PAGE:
Now that is THRIST.

OTOH, I do have a set of tires for the Vette that are 37 years old and still have ~80% tread on them.
Needless to day, they are only special occasion.
I think you need to go out and enjoy that vette (on the road) a bit more

My experience in the cold climates of the midwest is about 5 -6 years on a battery.
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Old 01-13-2008, 12:17 AM   #29
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I put a new battery in my 2001 MDX this year which I not all that bad considering the heat and cold history it has seen from -20 (sorry REWahoo) to 120. I also tow it behind the RV so the battery gets more abuse from the axuilary braking system which requires 12 volts to run a vacuum pump while I am underway for 6-8 hours a day.

My 2003 Toyota Truck required a new battery last year but I think that was mostly due to the underuse of the truck and the battery staying in a low charge condition.

I have 6 batteries in my RV; 2 for the chassis and 4 for the coach. The chassis batteries are AGMs and should last quite a while as they tend to be less fragile that wet lead acid batteries. The coach batteries are 6 volt deep cycle and they get a lot of use. They might last 2-3 years at best. When they die I will go with AGMs which should go 10 years or more.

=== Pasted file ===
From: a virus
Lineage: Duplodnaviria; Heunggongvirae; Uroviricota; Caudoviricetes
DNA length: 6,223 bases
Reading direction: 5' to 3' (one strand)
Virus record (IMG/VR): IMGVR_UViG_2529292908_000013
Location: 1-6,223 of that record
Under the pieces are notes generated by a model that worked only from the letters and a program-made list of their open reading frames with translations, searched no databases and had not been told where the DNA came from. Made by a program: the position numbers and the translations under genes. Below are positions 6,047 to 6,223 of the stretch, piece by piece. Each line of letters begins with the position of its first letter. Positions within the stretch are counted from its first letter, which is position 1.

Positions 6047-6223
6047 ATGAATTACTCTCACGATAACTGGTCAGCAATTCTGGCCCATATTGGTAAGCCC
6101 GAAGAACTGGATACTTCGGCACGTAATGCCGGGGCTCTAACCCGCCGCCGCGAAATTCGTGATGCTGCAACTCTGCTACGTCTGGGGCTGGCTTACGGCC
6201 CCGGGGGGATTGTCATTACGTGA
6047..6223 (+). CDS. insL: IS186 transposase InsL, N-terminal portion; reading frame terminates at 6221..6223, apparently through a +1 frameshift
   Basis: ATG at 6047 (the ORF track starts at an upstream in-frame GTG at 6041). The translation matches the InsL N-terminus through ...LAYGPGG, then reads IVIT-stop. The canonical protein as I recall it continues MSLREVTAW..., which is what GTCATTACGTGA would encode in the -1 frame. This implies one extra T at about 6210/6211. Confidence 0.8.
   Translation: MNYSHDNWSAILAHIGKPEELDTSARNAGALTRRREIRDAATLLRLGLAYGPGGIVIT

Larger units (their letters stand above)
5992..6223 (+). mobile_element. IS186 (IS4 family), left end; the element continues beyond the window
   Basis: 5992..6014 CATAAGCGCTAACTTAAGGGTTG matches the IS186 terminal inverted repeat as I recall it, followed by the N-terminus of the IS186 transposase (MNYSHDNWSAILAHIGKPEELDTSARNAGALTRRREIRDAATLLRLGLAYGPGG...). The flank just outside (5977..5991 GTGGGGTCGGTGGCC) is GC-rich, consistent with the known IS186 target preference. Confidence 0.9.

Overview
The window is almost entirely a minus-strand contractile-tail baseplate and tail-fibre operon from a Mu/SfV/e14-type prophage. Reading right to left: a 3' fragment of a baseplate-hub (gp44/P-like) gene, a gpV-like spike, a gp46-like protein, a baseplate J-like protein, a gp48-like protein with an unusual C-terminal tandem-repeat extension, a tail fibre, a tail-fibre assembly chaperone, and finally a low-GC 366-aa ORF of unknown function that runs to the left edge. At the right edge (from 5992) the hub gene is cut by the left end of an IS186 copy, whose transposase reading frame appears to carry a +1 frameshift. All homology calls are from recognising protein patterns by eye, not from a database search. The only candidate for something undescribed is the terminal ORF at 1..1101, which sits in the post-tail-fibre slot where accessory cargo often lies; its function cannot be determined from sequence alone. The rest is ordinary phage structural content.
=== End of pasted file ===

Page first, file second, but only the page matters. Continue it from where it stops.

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Old 01-13-2008, 12:19 AM   #30
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unless starting the car at 30 below is abuse.
I think there is something to this, I live in so cal and drove my 2004 Dakota to the midwest over the holidays, the first night it got pretty cold and the next morning it cranked over real hard, two days later the battery was trashed ..... I personally think the change in climate had something to do with the shorter battery life for sure.
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Old 01-13-2008, 12:55 AM   #31
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I had a car that was a battery KILLER... it was an 85 Cougar.. the longest I had a batter was 12 months... the second longest was 9.... one only lasted one week!!!

I originally bought one from KMart and they kept replacing it under warranty.. then they FINALLY said that they would not do it any more.... after 6 years and I think about 18 or so batteries...

I then went to Wal-Mart and bought another... and had an additional 10 in about 4 or 5 years... the batter was 'small', I had an electronic dash, there was no heat shield on the battery and it HOT under that hood...

The one that lasted one week developed what the guy said was 'hammer lock'... it tested as a good battery as it was putting out the necessary power as long as it was not starting the car... but when you needed it all to start, BAM.. no power....